5. VF30. Colonel James W. Ellsworth; Wayte Raymond and John Work Garrett via Knoedler Galleries in 1923; John Work Garrett; Johns Hopkins University; Garrett Collection, Part II (Bowers and Ruddy, 3/1980), lot 942. Breen plate coin.
    6. VF. Nathan M. Kaufman Collection (RARCOA, 8/1978), lot 52.
    7. VF20. Jascha Heifetz Collection (Superior, 10/1989), lot 5553.
    8. VF. H.L. Hill of San Francisco; purchased by James A. Stack on June 26, 1936; Stack-Teich Collection (Stack's, 1/1990), lot 331.
    9. VF. Numisma '95 (RARCOA-Akers, 11/1995), lot 2662.
    10. Fine+. Kenyon Vickers Painter; ANA Convention Auction (Jess Peters, 8/1973), lot 1012.
    11. Fine. Dalton Family Collection (Stack's, 12/1975), lot 1009; Coles Collection (Stack's, 10/1983), lot 256.
    12. AU Details NCS. Estate of Samuel Mills Damon (Doyle New York, 3/2006), lot 2646.
    13. Grade unknown. Celina Coin Company; Josiah K. Lilly; Smithsonian Institution.

    Roster of 1852 Wass, Molitor & Co. Small Head Five Dollar Gold Pieces, K-1a
    1. AU50 PCGS. Samuel Berngard Collection (Stack's, 7/2008), lot 2244, realized $40,350. This piece, believed to be unique, was struck on a thicker planchet intended for the Wass, Molitor $10 coins. The issue is listed separately in Donald Kagin's Private Gold Coins and Patterns of the United States, but this coin appears in the PCGS population data for the K-1 issue.

    Additional Appearances
    A. Grade unknown. DeWitt Smith; Virgil Brand in 1908 (Brand Journal number 47409).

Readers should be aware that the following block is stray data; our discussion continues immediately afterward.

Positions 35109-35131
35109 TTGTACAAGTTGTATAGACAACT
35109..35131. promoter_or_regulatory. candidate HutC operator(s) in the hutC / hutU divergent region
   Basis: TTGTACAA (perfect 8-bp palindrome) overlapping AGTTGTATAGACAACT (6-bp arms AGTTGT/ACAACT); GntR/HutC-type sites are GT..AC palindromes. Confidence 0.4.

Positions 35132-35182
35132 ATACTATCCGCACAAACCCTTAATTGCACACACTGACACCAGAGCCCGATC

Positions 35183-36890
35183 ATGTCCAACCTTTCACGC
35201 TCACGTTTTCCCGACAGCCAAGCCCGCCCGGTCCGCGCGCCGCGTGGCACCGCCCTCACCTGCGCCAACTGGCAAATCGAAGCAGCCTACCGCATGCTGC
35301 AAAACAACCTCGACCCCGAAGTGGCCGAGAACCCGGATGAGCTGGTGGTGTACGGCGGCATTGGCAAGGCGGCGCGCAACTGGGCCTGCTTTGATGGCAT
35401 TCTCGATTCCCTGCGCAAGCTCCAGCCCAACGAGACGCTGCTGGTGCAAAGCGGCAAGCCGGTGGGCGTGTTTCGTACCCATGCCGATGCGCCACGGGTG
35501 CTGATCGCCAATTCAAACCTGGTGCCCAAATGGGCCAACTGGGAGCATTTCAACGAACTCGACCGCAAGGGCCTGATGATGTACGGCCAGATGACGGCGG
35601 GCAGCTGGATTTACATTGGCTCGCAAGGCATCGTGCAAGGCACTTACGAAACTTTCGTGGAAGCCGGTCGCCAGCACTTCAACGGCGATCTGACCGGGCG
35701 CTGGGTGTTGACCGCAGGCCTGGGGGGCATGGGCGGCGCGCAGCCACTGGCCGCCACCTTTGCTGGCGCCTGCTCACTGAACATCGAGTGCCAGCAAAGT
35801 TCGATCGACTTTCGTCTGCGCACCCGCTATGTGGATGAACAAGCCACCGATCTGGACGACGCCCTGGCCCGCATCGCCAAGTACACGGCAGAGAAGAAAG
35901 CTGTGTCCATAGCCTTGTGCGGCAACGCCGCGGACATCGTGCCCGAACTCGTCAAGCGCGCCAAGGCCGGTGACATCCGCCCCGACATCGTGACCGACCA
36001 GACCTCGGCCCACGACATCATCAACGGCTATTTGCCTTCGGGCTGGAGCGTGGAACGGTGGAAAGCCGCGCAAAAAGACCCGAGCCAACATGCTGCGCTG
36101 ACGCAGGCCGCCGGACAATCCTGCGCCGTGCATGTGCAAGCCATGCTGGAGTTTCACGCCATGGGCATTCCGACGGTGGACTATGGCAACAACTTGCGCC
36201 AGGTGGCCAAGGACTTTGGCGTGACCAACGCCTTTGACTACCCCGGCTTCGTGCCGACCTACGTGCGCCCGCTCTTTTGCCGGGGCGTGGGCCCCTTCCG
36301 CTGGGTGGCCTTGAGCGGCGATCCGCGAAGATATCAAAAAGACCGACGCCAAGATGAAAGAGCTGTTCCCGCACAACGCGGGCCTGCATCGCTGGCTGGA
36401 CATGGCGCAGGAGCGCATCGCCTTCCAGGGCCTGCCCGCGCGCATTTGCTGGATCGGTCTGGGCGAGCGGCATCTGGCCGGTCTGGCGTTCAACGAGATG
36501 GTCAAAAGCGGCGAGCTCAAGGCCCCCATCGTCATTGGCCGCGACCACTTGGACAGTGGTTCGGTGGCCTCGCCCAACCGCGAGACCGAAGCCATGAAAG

B. Grade unknown. H.O. Granberg, exhibited at the 1914 ANS Exhibition; Waldo Newcomer; B. Max Mehl, circa 1931.
    C. Fine-VF. Dr. George Alfred Lawrence Collection (Thomas Elder, 6/1929), lot 1405.
    D. Extremely Fine, original mint luster. William Forester Dunham Collection (B. Max Mehl, 6/1941), lot 2376. Mehl considered this specimen finest-known, possibly an early appearance of the coin in number 1 above.
    E. XF45 PCGS. Central States Bullet Sale (Heritage, 4/1994), lot 1504.
    F. Grade unknown. A specimen owned by the Union Bank of California
    G. Grade Unknown. Offered in Joel Rettew's FPL's for Spring 1976 and Winter 1976; Auction Sale (Early American History, 6/2001), lot 1475.
    H. Very Fine+. ANA Convention Auction (Jess Peters, 8/1973), lot 1011.
    I. Choice About Uncirculated. John A. Beck Collection ( Abner Kreisberg, 1/1975), lot 717.
    From The Riverboat Collection. (NGC ID# ANJK, PCGS# 10339)


    Learn more at the Newman Numismatic Portal at Washington University in St. Louis.

    View all of [The Riverboat Collection ]

    Auction Info

    Auction Dates
    April, 2014
    23rd-27th Wednesday-Sunday
    Bids + Registered Phone Bidders: 7
    Lot Tracking Activity: N/A